How do make your company appealing as a prospective employer without raising salaries?

In response to the recent Labour Market Statistics, this series will offer examples of ways in which recruiters and employers can thrive during low candidate availability. In this, the third in our series of articles demonstrating how you can manage the dwindling talent pool, we explore the importance of a good employer brand.

An employer brand promises a particular kind of working experience; it is the impression that the public and job seekers have of what a company is like to work for. A positive employer brand works as an attraction and retention tool because it appeals to the kind of people who would benefit from and thrive in a specific company’s culture.

Companies like Google or Nike with glowing employer brands don’t need to throw unnecessarily high salaries at candidates; they have constantly and consistently built their public perception as one of extreme capability, and are therefore seen as having the freedom and scope to offer great employment packages.

There are a number of factors which contribute to employer brand, including:

  • The official messages through company careers site and social media channels
  • The candidate experience throughout the recruitment process (slick process, personal contact, interesting interview formats, positive interviewers, prompt feedback)
  • A welcoming onboarding and induction process
  • Word of mouth; the opinions of current, former and potential employees
  • A clear vision
  • Working environment
  • The opportunity to learn and progress
  • Flexibility to balance work and personal commitments
  • The quality of leaders and managers
  • The perception of the company within their sector/local area
  • The little things which differentiate you from your competitors

Strangely, it is often underestimated as a retention tool, but many CEOs argue that its importance actually exceeds that of salary. Candidates want to see that their prospective employers balance the needs of the business with the needs of its employees. This says to the candidate that their wellbeing is important to the company.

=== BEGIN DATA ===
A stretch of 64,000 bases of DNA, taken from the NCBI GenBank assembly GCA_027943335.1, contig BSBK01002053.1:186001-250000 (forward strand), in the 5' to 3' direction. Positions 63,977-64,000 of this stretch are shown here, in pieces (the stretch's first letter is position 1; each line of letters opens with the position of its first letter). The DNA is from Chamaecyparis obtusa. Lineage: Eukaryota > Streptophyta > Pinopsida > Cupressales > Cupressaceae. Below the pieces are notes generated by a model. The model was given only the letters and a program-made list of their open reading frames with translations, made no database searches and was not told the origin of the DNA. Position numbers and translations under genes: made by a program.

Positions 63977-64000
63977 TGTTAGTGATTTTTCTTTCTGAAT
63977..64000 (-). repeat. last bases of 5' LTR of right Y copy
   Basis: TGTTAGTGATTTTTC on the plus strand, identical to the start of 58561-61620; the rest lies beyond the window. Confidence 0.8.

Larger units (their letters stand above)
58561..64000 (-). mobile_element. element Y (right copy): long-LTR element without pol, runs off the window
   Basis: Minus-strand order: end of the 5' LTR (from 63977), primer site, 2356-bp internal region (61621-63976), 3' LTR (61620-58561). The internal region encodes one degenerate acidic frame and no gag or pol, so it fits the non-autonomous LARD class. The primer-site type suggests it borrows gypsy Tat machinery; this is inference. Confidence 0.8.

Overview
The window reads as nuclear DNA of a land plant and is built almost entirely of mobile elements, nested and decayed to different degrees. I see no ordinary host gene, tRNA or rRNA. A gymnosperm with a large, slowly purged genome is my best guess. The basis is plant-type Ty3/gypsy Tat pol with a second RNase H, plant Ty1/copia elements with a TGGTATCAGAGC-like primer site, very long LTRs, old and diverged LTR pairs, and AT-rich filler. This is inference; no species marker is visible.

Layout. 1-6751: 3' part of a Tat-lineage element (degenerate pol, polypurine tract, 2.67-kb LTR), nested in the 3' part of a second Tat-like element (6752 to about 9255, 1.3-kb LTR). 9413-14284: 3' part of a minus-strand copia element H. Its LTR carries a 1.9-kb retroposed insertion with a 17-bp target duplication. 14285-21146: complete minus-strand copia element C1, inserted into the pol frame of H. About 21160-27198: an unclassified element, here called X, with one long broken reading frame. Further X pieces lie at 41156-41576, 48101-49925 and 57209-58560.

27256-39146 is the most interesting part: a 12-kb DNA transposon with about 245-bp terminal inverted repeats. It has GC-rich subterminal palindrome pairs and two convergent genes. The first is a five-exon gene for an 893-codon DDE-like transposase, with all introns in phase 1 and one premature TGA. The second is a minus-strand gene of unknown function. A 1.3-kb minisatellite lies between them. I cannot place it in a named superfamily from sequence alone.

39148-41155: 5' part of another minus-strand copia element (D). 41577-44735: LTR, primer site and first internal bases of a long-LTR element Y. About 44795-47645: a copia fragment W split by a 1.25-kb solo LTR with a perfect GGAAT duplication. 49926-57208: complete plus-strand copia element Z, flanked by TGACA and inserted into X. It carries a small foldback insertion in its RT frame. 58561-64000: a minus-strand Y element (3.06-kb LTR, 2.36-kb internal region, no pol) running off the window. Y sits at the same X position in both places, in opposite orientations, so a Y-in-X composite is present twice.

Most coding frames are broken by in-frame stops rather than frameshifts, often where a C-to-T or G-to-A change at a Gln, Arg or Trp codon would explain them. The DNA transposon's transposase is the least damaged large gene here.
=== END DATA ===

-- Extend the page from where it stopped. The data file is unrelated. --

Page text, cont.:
According to Ere.net, ‘top professionals care about the people they work with more than anything else’. Communicating to your candidates that their future colleagues will be pleasant and productive to work with is a vital component of employer brand. Not only can they learn from working with strong co-workers, the fact that a company is full of top talent is a strong indicator of its quality.

Once a good employer brand has been established, it must be effectively communicated to your candidates. If your company effectively markets itself as an employer of choice, the candidates will meet you halfway in the recruitment process, sourcing you just as you source them. The promise of a good experience, the potential for growth and being able to say that they work for your company with pride is often a deal-breaker.

In the next edition of Sustainable Solutions, we explore the value of nurturing homegrown talent, demonstrating how promoting from within and investing in Learning & Development can root your business in experienced and engaged employees.

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